How well do volume normalising engines handle this problem? Presumably not all programs are created equal?

    Thanks for the help!

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  • GrassValley_BH
    replied
    Volume adjustment is a tricky thing.

    Normalizing audio in the general sense usually only does peak normalization.
    That means it looks for the highest level, then raises the audio volume to the difference between that and the desired level.

    For example, if a clip contains speaking, then sudden loud applause at -10 dB, and we normalize to -6 dB, then the audio of the clip gets raised (uniformly) by 4 dB. This doesn' make the applause any softer, it's just like turning the volume up.

    Since it's just like raising the volume, if the speaking was soft to begin with, but the applause is really loud, then either you'll have the volume low and not hear the speaking (but not blow out your eardrums at the applause), or have the volume high, hear the speaking but blow out your eardrums at the applause.

    The other trouble with peak normalization is that it take all the audio as a unit. This means if you have clips with low-mid-high-low levels and peak normalize the track, you'd end up with mid-high-max-mid levels at best.

    So then you'd try peak normalizing each clip. Fine. The problem there is that each clip's peak level is now the same, but still doesn't help the "average" volume level which is what we interpret as whether the audio is loud or soft. Back to the speaking softly-loud applause clip, most listeners would consider the clip's audio "low" because the focus of interest is the speaking, not the applause. Unfortunately the computer has no subjective determination of what's "interesting" or not...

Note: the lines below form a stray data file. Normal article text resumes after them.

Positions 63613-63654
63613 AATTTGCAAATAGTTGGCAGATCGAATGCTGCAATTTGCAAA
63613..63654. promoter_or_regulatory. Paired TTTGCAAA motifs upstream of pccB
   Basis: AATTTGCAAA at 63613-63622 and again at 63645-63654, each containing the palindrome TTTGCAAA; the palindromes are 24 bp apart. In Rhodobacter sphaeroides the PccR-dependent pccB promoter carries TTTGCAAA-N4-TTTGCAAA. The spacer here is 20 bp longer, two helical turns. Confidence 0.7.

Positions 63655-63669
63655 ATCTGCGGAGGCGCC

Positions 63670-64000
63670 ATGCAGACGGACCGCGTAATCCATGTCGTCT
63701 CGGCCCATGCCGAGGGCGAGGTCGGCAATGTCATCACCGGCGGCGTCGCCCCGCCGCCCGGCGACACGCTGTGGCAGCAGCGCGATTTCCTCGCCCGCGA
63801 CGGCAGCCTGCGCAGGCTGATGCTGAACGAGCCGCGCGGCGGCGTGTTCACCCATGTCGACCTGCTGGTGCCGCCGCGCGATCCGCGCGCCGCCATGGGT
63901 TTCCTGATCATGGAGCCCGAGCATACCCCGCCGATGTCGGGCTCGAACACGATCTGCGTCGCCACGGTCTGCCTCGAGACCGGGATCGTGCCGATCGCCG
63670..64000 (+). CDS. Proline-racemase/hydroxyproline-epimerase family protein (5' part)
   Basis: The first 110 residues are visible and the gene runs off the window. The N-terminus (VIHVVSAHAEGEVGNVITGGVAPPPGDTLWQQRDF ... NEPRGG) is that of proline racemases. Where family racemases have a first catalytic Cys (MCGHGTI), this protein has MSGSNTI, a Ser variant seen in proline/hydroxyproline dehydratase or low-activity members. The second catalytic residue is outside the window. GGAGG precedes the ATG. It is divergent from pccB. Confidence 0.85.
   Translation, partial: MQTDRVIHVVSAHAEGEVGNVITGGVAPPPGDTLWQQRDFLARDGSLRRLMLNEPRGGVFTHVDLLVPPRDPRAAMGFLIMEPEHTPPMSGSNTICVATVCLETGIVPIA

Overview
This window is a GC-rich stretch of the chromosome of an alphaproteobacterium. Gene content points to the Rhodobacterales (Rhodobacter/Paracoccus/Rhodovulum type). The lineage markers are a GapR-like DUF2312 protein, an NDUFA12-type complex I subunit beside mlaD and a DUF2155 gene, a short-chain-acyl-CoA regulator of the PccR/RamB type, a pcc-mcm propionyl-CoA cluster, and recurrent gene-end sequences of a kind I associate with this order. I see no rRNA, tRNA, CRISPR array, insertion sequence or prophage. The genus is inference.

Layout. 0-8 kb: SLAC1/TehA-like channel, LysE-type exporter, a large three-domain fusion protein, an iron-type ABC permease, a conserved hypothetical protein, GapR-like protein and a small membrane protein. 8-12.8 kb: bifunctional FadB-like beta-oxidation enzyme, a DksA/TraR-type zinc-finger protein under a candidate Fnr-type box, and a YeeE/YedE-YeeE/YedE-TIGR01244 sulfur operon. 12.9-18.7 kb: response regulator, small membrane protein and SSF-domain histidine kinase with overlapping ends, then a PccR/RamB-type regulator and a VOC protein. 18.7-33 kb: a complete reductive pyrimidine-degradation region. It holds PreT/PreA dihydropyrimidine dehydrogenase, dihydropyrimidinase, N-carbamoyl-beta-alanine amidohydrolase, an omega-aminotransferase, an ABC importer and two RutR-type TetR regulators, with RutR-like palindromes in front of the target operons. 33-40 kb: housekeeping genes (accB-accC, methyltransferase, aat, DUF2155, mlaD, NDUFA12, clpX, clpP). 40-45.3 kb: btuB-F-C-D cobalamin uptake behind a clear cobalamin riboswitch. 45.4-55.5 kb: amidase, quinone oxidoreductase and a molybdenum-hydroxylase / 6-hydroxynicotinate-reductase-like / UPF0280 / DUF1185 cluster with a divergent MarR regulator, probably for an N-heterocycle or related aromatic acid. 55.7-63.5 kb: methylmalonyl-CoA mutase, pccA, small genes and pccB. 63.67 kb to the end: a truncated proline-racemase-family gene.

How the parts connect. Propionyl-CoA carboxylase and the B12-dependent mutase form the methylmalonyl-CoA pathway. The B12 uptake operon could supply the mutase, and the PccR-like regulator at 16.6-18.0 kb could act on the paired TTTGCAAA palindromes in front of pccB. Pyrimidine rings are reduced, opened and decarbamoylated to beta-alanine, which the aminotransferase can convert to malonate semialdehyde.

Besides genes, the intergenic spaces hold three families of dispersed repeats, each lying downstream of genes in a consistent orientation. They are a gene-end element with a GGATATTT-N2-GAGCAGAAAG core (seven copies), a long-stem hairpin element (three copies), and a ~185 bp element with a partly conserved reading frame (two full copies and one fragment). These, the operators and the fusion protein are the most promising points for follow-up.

Which leads to RMS normalization, which attempts to give more of a "averaged" volume level. Oversimplified, RMS normalization "ignores" the peaks to a degree, giving a better "average volume" increase.

    In the case of music, where there's loud hits or drum beats and such that might "distract" standard normalization, they use a "compressor." This is different from Zip and data compression - this is audio compression.

    Essentially you can think of it like "squashing" the top and bottom. The peaks are "crushed" (it's an actual change) a bit, so you can raise the overall volume a bit higher. Compressors are often used in conjunction with limiters.

    So there... Most audio software has compressor/limiter/normalize function. Compressors have some settings which I won't get into in detail, but essentially it controls when and how swiftly the peak-stoppage occurs.

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  • Chris Barnard
    started a topic correcting audio

    correcting audio

    HI all,

    Using ffmpeg to create ac3 for my DVDs. I know with other (not free) programs there is a 'normalise audio' function that I imagine corrects the audio drops offs that happens in converting to Ac3. Don't want to pay for it.

    The problem is evident when comparing live audio, specifically speaking persons, to music laid over. The live audio suffers a MAJOR drop off, while the laid over msuic suffers very little, leaving the whole thing out of whack. Volume-wise.

    Just pushing up the volume of live audio in the project seems the most sensible solution.

    Was wondering if anyone had any experience with this...?